Karlsruhe Institute of Technology

Assembly Line

LLM-based Control Code Generation using Image Recognition

πŸ“… Date:

✍️ Authors: Heiko Koziolek, Anne Koziolek

πŸ”– Topics: Generative AI, Large Language Model, ChatGPT, Programmable Logic Controller

🏒 Organizations: ABB, Karlsruhe Institute of Technology, Eastman Chemical

LLM-based code generation could save significant manual efforts in industrial automation, where control engineers manually produce control logic for sophisticated production processes. Previous attempts in control logic code generation lacked methods to interpret schematic drawings from process engineers. Recent LLMs now combine image recognition, trained domain knowledge, and coding skills. We propose a novel LLM-based code generation method that generates IEC 61131-3 Structure Text control logic source code from Piping-and-Instrumentation Diagrams (P&IDs) using image recognition. We have evaluated the method in three case study with industrial P&IDs and provide first evidence on the feasibility of such a code generation besides experiences on image recognition glitches.

Read more at arXiv

🧠 Monitoring the misalignment of machine tools with autoencoders after they are trained with transfer learning data

πŸ“… Date:

✍️ Authors: Mustafa Demetgul, Qi Zheng, Ibrahim Nur Tansel, Jürgen Fleischer

πŸ”– Topics: Convolutional Neural Network, LSTM, Autoencoder, Machine Tool

🏒 Organizations: Karlsruhe Institute of Technology

CNC machines have revolutionized manufacturing by enabling high-quality and high-productivity production. Monitoring the condition of these machines during production would reduce maintenance cost and avoid manufacturing defective parts. Misalignment of the linear tables in CNCs can directly affect the quality of the manufactured parts, and the components of the linear tables wear out over time due to the heavy and fluctuating loads. To address these challenges, an intelligent monitoring system was developed to identify normal operation and misalignments. Since damaging a CNC machine for data collection is too expensive, transfer learning was used in two steps. First, a specially designed experimental feed axis test platform (FATP) was used to sample the current signal at normal and five levels of left-side misalignment conditions ranging from 0.05 to 0.25 mm. Four different algorithm combinations were trained to detect misalignments. These combinations included a 1D convolution neural network (CNN) and autoencoder (AE) combination, a temporal convolutional network (TCN) and AE combination, a long short-term memory neural network (LSTM) and AE combination, and a CNN, LSTM, and AE combination. At the second step, Wasserstein deep convolutional generative adversarial network (W-DCGAN) was used to generate data by integrating the observed characteristics of the FATP at different misalignment levels and collected limited data from the actual CNC machines. To evaluate the similarity and limited diversity of generated and real signals, t-distributed stochastic neighbor embedding (T-SNE) method was used. The hyperparameters of the model were optimized by random and grid search. The CNN, LSTM, and AE combination demonstrated the best performance, which provides a practical way to detect misalignments without stopping production or cluttering the work area with sensors. The proposed intelligent monitoring system can detect misalignments of the linear tables of CNCs, thus enhancing the quality of manufactured parts and reducing production costs.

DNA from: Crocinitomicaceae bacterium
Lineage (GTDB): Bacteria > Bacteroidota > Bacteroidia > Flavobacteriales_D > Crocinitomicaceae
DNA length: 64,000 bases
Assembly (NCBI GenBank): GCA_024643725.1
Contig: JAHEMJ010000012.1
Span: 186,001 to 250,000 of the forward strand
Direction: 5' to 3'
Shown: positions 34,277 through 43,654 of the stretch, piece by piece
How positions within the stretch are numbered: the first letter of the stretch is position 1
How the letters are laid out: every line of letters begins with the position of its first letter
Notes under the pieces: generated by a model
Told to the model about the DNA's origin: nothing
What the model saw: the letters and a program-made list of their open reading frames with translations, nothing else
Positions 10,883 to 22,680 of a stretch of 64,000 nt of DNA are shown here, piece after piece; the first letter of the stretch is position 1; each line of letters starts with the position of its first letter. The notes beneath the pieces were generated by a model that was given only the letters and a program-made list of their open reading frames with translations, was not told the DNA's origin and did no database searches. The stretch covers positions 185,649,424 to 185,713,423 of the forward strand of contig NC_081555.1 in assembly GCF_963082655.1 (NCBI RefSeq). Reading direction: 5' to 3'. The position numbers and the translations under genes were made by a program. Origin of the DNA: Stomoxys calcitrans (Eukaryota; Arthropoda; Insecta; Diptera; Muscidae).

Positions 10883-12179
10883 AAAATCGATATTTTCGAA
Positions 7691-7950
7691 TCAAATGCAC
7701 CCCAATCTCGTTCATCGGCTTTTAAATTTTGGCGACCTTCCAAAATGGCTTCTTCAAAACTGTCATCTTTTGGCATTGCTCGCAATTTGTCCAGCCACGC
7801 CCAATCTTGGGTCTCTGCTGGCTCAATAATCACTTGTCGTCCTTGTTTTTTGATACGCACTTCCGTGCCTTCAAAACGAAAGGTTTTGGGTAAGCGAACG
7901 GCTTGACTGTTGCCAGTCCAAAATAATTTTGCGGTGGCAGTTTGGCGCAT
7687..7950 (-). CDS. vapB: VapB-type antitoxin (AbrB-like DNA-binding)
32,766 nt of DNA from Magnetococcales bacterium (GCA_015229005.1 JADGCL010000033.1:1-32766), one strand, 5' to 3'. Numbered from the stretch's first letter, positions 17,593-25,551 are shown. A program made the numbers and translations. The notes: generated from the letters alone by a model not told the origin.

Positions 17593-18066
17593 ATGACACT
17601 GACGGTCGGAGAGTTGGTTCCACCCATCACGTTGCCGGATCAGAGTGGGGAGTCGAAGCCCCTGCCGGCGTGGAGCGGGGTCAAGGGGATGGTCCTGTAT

Read more at The International Journal of Advanced Manufacturing Technology

Deep Learning Boosts Robotic Picking Flexibility

πŸ“… Date:

πŸ”– Topics: robotics, federated learning

🏒 Organizations: Festo, Karlsruhe Institute of Technology, DarwinAI

Gripping and manipulating items of diverse shapes and sizes has long been one of the biggest challenges facing industrial robotics. The difficulty is perhaps best summed up by the Polanyi Paradox, which states that we β€œknow more than we can tell.” In essence, while it may be easy to teach machines to exhibit a high level of performance on tasks that require abstract reasoning such as running computations, it is substantially harder to grant them the sensory-motor skills of even a small child in all but the most standardized and predictable environments.

Read more at Automation World